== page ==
Buddy Rhodes Concrete Products

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Building A Reusable Casting Deck

Following years of going through absurd amounts of melamine in our shop, we decided we needed to switch to reusable casting decks. The limitations of the size and the durability of melamine, coupled with the cost of the material, meant that it no longer truly served the needs of our studio. We were spending $1,000 per month during a slow month on melamine, the pieces we were making often required that we seam material together, and we were producing way more trash than we were proud to admit.

Our first reusable deck was covered in 5'x12' sheets of laminate, and the overall dimension of our primary decks were 5'x25', with some connected decks for oversized pieces. This served us well for a period of time. Eventually the seams between the materials limited the space we had to cast on. The material cost to set up the laminate was roughly $1,000, and it served us for a year. We were already saving money.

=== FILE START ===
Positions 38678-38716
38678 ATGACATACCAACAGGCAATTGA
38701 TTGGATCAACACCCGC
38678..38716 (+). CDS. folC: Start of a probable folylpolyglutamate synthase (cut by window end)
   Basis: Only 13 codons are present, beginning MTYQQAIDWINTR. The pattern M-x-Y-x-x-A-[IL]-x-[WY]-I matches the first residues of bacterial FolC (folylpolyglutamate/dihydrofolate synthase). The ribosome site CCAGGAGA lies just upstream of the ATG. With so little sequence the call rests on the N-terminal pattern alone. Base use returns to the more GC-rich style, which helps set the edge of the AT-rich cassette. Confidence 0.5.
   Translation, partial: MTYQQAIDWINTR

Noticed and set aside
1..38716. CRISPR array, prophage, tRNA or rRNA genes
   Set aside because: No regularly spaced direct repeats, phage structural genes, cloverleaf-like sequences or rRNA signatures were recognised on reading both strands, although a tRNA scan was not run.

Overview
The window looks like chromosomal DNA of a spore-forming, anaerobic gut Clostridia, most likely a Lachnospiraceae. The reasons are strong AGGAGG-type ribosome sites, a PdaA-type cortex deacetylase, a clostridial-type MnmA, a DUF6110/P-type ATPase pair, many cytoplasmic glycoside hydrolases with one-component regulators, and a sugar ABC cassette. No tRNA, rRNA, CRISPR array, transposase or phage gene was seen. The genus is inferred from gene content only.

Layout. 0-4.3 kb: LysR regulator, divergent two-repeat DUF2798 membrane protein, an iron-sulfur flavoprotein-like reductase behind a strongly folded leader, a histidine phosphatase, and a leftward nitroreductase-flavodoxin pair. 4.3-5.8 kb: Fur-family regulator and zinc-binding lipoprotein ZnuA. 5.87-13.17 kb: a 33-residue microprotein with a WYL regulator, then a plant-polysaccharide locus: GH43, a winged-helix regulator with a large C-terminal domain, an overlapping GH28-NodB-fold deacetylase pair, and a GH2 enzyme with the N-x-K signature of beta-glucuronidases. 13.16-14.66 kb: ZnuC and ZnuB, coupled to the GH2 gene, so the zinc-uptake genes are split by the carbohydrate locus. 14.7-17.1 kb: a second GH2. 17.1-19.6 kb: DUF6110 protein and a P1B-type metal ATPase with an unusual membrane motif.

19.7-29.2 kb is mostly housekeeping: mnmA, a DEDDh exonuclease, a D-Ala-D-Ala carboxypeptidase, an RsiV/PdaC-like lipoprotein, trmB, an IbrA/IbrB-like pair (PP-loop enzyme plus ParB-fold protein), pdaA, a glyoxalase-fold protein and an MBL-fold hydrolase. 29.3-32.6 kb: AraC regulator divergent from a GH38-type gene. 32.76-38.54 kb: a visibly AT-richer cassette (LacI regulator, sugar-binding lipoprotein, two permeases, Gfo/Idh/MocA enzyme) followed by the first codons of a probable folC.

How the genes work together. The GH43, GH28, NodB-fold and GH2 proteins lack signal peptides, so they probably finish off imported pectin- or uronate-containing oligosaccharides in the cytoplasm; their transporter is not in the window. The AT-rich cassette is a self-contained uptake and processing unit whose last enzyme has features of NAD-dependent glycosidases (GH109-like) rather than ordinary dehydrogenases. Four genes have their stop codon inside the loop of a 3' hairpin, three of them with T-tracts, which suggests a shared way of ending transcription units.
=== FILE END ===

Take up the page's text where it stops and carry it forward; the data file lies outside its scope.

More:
Our next covering was Corian. This was a great material to work with. It was easily sanded between castings, and produced a nice finish. The Corian sheets we used were only 30" wide, so the seam between the sheets eventually became problematic. We have since learned of 60" wide sheets, which would be a great material to use for a reusable surface.

Our most recent surface is an epoxy coated deck. We were casting multiple 72" circular tables, and we had trouble finding a sheet good that we didn't have to seam together to meet this footprint. We gave a run with some 6' wide polycarbonate sheets, but weren't crazy about the long term durability of the material, especially its sensitivity to solvents. Our primary deck was 6'+x20', and we wanted something that was truly seamless. We used an epoxy, and this deck has served us well for a good many years. We are able to wet polish the back sides of pieces, and there is not alot of work that needs to happen between castings apart from a buffing with a non woven pad on a wet polisher.